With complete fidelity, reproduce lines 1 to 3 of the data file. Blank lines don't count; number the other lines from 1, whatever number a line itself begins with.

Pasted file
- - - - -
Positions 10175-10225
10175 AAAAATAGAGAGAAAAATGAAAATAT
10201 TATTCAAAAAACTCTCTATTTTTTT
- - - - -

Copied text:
Positions 10175-10225
10175 AAAAATAGAGAGAAAAATGAAAATAT
10201 TATTCAAAAAACTCTCTATTTTTTT